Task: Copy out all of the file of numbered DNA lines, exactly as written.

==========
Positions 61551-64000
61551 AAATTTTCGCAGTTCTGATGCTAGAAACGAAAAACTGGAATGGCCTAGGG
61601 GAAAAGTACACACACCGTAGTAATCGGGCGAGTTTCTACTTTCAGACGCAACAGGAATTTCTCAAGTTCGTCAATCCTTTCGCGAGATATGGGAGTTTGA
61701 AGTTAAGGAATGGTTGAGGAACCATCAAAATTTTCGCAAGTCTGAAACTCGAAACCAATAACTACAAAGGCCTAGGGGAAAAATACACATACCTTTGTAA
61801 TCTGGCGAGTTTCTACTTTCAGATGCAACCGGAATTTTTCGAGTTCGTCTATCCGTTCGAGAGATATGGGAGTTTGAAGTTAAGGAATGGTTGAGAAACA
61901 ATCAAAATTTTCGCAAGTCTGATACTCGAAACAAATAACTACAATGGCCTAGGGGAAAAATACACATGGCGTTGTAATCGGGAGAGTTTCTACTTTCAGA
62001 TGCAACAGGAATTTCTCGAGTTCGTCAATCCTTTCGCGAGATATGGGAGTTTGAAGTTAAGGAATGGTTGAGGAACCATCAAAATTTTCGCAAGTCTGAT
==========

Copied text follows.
Positions 61551-64000
61551 AAATTTTCGCAGTTCTGATGCTAGAAACGAAAAACTGGAATGGCCTAGGG
61601 GAAAAGTACACACACCGTAGTAATCGGGCGAGTTTCTACTTTCAGACGCAACAGGAATTTCTCAAGTTCGTCAATCCTTTCGCGAGATATGGGAGTTTGA
61701 AGTTAAGGAATGGTTGAGGAACCATCAAAATTTTCGCAAGTCTGAAACTCGAAACCAATAACTACAAAGGCCTAGGGGAAAAATACACATACCTTTGTAA
61801 TCTGGCGAGTTTCTACTTTCAGATGCAACCGGAATTTTTCGAGTTCGTCTATCCGTTCGAGAGATATGGGAGTTTGAAGTTAAGGAATGGTTGAGAAACA
61901 ATCAAAATTTTCGCAAGTCTGATACTCGAAACAAATAACTACAATGGCCTAGGGGAAAAATACACATGGCGTTGTAATCGGGAGAGTTTCTACTTTCAGA
62001 TGCAACAGGAATTTCTCGAGTTCGTCAATCCTTTCGCGAGATATGGGAGTTTGAAGTTAAGGAATGGTTGAGGAACCATCAAAATTTTCGCAAGTCTGAT